The best way to prevent or manage acid reflux caused by gastric sleeve surgery is through lifestyle changes such as eating smaller meals, avoiding certain trigger foods, losing weight, and quitting smoking. Additionally, medications like antacids may also help to reduce symptoms
In some extreme cases, hiatal hernia repair may be required. Consulting with a doctor is the best way to determine the most effective treatment plan for managing acid reflux after gastric sleeve surgery.
Does Gastric Sleeve Cause Acid Reflux: GERD Symptoms
GERD is a condition where stomach acid frequently flows back into the esophagus, causing discomfort or even more serious issues. This can happen after a large meal or an upset stomach, but chronic acid reflux problems can be a sign of something else. Common symptoms of GERD include:
- Heartburn – burning sensation between the breastbone and throat
- Chest Pain – usually behind the breastbone that worsens when lying down or bending over
- Sore Throat – caused by stomach acid moving up into the throat and irritating it
- Coughing – due to irritation in the airways from stomach acids
- Difficulty Swallowing – due to tightening of the esophageal muscles
- Regurgitation – feeling like food is coming up your throat after eating
- Asthma – caused by stomach acid entering the lungs and causing irritation
People with worsened reflux also have an elevated (although still low) risk of developing esophageal cancer. However, the risk may increase if a person has frequent symptoms associated with GERD, so it is important to take proper care of your digestive health. Fortunately, GERD is unlikely ever to progress to developing any kind of esophageal cancer.
It’s important to note that GERD can also cause other symptoms not mentioned here, such as nausea, bloating, and belching. If you experience any of these symptoms or suspect you may have GERD, it’s important to speak with a doctor in order to get proper treatment.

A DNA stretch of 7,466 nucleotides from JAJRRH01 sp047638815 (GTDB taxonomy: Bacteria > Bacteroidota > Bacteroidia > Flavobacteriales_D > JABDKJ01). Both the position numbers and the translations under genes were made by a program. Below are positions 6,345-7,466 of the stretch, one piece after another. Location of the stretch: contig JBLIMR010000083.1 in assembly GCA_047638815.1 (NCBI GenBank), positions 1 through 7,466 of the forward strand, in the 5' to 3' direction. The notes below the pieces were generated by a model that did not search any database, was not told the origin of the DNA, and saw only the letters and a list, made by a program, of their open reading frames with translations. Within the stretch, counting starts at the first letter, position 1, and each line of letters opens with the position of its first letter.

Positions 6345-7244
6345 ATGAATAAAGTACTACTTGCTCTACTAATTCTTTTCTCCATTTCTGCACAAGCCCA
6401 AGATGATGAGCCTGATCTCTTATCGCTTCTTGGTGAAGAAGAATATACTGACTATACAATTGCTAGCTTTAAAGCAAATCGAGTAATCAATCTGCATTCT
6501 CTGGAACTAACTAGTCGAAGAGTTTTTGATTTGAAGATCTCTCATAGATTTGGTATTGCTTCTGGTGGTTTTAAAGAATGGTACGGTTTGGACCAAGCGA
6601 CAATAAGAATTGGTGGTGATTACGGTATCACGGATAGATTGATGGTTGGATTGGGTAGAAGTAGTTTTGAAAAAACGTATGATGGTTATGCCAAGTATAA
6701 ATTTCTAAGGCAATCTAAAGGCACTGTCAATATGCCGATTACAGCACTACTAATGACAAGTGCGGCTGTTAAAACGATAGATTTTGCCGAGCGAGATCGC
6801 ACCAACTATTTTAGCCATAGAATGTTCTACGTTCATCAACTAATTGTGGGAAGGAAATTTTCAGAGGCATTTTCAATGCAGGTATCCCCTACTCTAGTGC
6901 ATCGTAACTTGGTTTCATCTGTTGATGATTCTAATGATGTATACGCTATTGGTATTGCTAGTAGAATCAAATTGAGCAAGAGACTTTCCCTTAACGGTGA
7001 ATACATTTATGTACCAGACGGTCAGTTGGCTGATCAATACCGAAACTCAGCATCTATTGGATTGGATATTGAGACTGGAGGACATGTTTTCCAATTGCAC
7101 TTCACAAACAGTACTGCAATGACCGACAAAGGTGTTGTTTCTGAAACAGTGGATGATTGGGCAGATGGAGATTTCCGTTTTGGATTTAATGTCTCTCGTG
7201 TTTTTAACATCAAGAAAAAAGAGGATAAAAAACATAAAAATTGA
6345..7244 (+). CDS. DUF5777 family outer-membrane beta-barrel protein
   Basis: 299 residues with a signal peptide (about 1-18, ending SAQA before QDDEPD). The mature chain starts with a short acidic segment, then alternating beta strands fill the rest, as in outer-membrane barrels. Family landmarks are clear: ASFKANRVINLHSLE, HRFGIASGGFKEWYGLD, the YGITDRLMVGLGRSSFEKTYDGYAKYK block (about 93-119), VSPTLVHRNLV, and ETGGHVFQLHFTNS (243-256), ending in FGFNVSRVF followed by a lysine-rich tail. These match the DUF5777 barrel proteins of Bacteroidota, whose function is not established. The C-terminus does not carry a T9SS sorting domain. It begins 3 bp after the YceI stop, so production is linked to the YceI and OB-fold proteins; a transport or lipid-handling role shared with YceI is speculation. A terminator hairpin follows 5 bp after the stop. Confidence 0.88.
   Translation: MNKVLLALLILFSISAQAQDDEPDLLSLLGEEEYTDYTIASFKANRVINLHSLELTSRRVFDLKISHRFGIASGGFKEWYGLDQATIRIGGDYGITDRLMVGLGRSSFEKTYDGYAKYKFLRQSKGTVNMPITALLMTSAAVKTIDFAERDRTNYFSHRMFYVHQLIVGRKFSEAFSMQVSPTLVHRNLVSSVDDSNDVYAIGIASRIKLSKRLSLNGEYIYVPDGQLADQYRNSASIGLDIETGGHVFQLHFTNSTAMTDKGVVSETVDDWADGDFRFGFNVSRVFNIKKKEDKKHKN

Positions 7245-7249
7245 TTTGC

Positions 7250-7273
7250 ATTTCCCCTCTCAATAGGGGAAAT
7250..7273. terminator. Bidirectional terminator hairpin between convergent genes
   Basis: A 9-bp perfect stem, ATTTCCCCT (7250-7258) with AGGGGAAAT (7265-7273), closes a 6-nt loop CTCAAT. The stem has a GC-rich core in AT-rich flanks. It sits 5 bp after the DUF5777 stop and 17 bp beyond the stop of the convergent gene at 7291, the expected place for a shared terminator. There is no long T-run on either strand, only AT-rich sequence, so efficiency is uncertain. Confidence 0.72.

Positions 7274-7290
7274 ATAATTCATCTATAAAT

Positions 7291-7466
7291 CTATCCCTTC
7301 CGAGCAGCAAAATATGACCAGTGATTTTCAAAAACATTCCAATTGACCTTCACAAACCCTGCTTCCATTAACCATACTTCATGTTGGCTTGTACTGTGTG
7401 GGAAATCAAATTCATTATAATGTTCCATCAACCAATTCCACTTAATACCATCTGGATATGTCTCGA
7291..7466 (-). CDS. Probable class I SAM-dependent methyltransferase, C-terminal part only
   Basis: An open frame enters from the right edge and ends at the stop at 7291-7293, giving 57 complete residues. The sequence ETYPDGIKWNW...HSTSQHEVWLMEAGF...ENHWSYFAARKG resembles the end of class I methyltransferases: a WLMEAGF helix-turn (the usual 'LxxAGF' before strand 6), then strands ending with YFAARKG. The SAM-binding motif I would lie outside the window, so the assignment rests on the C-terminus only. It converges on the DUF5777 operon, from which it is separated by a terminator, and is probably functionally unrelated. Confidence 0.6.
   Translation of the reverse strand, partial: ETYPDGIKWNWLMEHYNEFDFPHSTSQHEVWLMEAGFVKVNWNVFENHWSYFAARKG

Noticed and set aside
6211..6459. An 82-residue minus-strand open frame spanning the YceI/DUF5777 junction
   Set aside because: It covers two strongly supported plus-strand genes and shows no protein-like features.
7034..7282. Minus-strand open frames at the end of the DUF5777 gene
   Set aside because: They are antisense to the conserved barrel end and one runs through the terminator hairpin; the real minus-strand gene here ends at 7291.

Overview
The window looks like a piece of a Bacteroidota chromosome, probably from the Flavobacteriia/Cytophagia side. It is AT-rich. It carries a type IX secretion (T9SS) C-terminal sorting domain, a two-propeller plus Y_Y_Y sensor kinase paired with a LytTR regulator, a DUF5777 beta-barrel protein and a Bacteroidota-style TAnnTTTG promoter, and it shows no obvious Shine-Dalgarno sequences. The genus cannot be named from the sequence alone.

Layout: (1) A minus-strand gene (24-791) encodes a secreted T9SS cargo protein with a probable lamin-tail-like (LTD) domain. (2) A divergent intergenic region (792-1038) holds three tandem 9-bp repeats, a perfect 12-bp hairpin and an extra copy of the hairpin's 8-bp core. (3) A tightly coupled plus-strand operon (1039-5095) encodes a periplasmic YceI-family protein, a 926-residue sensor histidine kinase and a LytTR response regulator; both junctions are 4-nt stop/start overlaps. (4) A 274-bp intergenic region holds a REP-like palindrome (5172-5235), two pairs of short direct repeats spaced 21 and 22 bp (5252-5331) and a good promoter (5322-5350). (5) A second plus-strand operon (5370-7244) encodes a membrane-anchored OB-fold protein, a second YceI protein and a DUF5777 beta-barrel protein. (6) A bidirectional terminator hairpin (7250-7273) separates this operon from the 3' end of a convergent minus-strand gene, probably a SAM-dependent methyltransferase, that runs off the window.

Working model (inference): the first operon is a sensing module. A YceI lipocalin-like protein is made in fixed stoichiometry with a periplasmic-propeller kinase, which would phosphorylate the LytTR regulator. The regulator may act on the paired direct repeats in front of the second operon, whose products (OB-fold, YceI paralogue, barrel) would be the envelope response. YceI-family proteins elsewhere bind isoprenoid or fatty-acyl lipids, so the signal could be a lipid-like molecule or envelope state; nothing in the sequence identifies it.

Overall, while some people may be more likely to experience increased acid reflux after gastric sleeve surgery, this does not necessarily mean all gastric sleeve patients will suffer from it. With the right lifestyle modifications and medical intervention, those affected can find relief and manage their symptoms without compromising their weight loss journey.
What is Gastric Sleeve Surgery?
Gastric sleeve surgery is a procedure that removes up to 80 percent of the stomach and creates a smaller, banana-shaped organ. This surgery is typically used as an alternative to Roux en y gastric bypass for people who suffer from obesity or have difficulty maintaining a healthy weight. The aim of this operation is to reduce the amount of food that can be consumed while also reducing appetite hormones, leading to long-term weight loss.
Other types of weight loss surgery include gastric bypass surgery, Lap Band, and duodenal switch. When combined with a healthy diet and proper exercise, most patients lose up to 80 percent of their excess weight a year after surgery and keep it off. For more information about how bariatric surgery can help with acid reflux–or any weight-loss surgery questions–contact Olde Del Mar Surgery today!